ByJessica Lorenne, writer at Creators.co
Otaku, and nerd. Jessica is a lover of fantasy, great stories, anime, and cosplay.

I've got a bone to pick with you, Hollywood.

Why you keep casting ethnic roles with white people?

Don't get me wrong. I'm a proud white girl, white as the white can come. I think we're a pretty cool group. There's something to be proud of in every culture. But come on!

Tiger Lily was a Native American. What are you doing Warner?

I'm super excited about this movie, you guys. I'm just a little bit frustrated.

How many times has Hollywood cast a white person in an ethnic role, and gotten away with it?

Ok! So Prince of Persia was a good movie, even though no one cast in that film was Persian. He's American, and she's English (though props to the makeup artist. Gemma almost got away with it, save for her accent).

But let's be honest...um...

Ok! So I had no idea the King of Siam was Russian. But come on! Shave an olive skinned man's head, put him in a costume, and who wouldn't look like one? But really, I think it was those eyebrows.

Moving on to our case study...

There was not one Airbender fan who was happy about the culture change in this film. It caused a boycot, and it failed. FAILED HOLLYWOOD.

Failed...

Of course, there were other variables. Airbender really should have been a series of movies (3 movies for each book to get all the good stuff in there = 9 in total).

But taking the Asian inspired series, and messing with it, didn't help.

My point? Don't change what works in the original! Fans loved the animated series so much, that when it came time to make a live-action version, they were expecting it to be like the series. So when new ethnicities were assigned to each nation, there was an uproar.

The authenticity of the cartoon was lost, and the nostalgia of what had been created, and succeed, obliterated. What was in the animation was what was real, so when Hollywood took it, and decided to mess with it, it ruined the feel of the story, and lost its authenticity.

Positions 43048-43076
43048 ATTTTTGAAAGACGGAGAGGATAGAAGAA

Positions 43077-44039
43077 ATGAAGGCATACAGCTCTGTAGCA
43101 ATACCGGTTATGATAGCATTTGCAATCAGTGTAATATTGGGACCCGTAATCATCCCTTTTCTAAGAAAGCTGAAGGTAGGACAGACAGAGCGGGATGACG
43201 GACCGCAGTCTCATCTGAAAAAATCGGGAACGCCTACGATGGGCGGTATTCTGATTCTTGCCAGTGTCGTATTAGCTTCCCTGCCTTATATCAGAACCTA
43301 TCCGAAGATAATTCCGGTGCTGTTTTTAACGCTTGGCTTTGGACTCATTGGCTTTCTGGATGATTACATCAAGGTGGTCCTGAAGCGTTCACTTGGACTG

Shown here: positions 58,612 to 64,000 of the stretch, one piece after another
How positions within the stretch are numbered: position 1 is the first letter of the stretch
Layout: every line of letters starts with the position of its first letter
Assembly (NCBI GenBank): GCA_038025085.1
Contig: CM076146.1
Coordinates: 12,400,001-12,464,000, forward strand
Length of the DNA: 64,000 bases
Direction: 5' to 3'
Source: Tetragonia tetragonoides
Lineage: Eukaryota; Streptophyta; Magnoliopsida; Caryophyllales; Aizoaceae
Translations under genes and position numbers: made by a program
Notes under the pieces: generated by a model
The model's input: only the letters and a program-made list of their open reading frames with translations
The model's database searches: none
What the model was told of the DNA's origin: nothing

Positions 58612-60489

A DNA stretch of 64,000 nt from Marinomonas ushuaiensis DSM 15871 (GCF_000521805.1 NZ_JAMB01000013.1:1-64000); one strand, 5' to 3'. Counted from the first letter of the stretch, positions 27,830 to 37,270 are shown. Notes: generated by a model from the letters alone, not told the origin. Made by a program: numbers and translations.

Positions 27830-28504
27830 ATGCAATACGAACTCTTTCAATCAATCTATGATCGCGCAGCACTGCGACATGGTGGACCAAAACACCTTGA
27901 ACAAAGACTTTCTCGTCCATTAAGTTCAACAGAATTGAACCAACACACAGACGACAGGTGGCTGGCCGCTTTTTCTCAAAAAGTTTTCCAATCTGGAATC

Authenticity is real, you guys. The most outrageous stories could be told, but if they're done right, and carry a sense of realness, they will always win.

Airbender lost that when it took away what was authentic in the cartoon, its culture.

(This is also an issue when you are making a movie based off a real person's life. You better be accurate in your portrayal of a REAL LIFE LIVING BREATHING HUMAN BEING. )

Like this one. So good. Edith Piaf was French, and so was Marion Cotillard. But there was no way the French were going to let anyone but a French lady play their beautiful song-bird. And they were right! It worked!

So what does this mean for Pan?

I don't know. I hope there's a pretty good excuse for making Tiger Lily a white girl. She looks more like a lost girl. And with people so familiar with the cartoon version Disney created, there may be an issue with what is familiar, versus what's been done. Not to mention the fact that the original creator of Peter Pan, J. M. Barrie, made it pretty clear we were dealing with a Native American in her case.

Hollywood, stop taking ethnic choices that have proven to work, and white-washing them!

Really. If main-stream movies included more ethnicities in the roles in which they belonged, there may be less of a racial issue going on. Media has a huge influence in the way people think. Perhaps if we saw a little more color on the big screen, we'd be happier to see it in our own neighborhood.

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